If you’re paying in cash, you can ask for the dealer’s bank account details and transfer the entire amount to the account. Share the confirmation with the dealer and insist on getting proof of the transfer. Since the sum is huge, you can also do a small transfer and get a confirmation before transferring the entire amount.

One of the things that you should note here is that the final on-road price that you were provided during the initial phases might be different. Car companies are increasing the prices of their cars every month. So even after you book the car, you have to pay the additional price if the price of your car is increased. This is weird because it’s like you book a flight ticket but while boarding you’re told that fuel prices have gone up and you need to pay extra. A ridiculous rule but apparently that’s how it works!

I had to pay Rs 5000 extra as the company decided to increase the price of this variant by Rs 5000. There were other variants whose prices were increased by up to Rs 20,000. At the time of writing this, the prices have been hiked by Rs 15,000 for the variant I purchased.

It’s at this point, that you need to decide on whose name the car would be and provide their Aadhar card, PAN card and the address proof that are required to get the vehicle registered at the RTO. A strange rule that is applicable in Telangana is that if the person in whose name you’re buying the car already has a vehicle in their name, you need to pay 2% extra road tax (over and above the 13% road tax that you’re already paying) That’s another area where you can save some money unless you absolutely want the car on your name.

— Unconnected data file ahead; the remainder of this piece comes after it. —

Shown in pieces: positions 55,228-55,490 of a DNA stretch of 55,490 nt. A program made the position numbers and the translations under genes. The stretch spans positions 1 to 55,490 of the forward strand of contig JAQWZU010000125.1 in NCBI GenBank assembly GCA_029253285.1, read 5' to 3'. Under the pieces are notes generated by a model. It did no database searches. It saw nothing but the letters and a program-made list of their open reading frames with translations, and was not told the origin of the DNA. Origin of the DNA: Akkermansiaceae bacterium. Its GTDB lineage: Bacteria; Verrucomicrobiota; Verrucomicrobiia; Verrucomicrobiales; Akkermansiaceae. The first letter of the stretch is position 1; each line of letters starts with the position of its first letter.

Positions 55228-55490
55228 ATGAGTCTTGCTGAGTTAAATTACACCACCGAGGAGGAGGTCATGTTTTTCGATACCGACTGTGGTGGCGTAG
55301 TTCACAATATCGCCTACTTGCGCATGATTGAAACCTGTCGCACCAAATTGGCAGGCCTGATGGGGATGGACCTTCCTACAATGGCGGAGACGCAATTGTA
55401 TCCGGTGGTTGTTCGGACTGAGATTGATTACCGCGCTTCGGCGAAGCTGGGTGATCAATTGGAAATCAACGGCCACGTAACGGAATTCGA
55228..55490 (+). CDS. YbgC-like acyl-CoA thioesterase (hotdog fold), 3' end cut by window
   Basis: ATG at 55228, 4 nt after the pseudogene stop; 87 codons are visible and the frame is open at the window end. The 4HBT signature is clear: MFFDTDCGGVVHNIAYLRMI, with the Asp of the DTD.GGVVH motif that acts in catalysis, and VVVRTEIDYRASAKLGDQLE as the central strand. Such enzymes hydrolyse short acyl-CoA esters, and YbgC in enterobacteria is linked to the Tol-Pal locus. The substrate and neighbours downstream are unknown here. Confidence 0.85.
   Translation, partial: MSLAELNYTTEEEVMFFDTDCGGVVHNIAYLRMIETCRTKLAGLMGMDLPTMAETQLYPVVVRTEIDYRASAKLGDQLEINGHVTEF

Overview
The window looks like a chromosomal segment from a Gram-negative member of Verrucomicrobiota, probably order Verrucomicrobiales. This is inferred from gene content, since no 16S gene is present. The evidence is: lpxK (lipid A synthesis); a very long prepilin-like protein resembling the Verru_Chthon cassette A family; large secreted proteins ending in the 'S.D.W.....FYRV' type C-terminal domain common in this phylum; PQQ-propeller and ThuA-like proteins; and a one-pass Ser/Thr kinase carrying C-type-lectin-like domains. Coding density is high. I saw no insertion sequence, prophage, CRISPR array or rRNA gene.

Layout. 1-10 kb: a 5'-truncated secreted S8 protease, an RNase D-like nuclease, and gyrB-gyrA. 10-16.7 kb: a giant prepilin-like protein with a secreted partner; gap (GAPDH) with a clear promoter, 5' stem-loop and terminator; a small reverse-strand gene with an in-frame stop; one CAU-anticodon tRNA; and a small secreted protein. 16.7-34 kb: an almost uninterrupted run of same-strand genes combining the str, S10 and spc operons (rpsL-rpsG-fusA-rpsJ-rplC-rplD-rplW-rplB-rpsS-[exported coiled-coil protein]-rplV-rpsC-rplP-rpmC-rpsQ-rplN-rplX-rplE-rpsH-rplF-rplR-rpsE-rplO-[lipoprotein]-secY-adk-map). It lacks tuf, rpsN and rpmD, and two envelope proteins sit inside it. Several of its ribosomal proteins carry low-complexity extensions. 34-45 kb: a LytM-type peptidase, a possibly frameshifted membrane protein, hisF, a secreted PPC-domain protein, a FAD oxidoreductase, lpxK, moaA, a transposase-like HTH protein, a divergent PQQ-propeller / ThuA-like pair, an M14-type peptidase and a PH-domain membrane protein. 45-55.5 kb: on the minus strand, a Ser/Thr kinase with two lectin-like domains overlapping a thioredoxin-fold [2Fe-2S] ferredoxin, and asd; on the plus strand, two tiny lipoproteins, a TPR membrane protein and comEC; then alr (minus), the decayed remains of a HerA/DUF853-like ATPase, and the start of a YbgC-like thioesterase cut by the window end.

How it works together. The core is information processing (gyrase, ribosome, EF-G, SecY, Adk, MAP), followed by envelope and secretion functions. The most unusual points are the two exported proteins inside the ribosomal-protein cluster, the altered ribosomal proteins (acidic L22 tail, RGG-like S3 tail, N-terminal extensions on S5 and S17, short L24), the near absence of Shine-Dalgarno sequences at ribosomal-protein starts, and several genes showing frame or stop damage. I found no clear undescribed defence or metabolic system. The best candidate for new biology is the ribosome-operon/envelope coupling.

As mentioned in the previous blog post, I decided to pay the entire amount in cash. I did the NEFT transfer to the dealer on the 20th of July.

Taking The Delivery Of Your First Car

After months of tedious exercise of deciding on buying your first car, the day has finally arrived when you’ll finally own a car! As I mentioned earlier, in India a car is considered a part of one’s family. And hence all the traditions are followed. So you might want to check for an auspicious date and time when you want to take the delivery. Convey that to the dealership so that they are ready for it like I did.

According to the Hindu calendar, Shravan Maas is the auspicious month for conducting all important religious ceremonies. And as per my dad – who is an ace Astrologer – Monday the 25th was perfect. We both applied for leave at work so that we could visit the showroom and take the delivery. After all, a car was coming to our home after 15 years and it was my first car!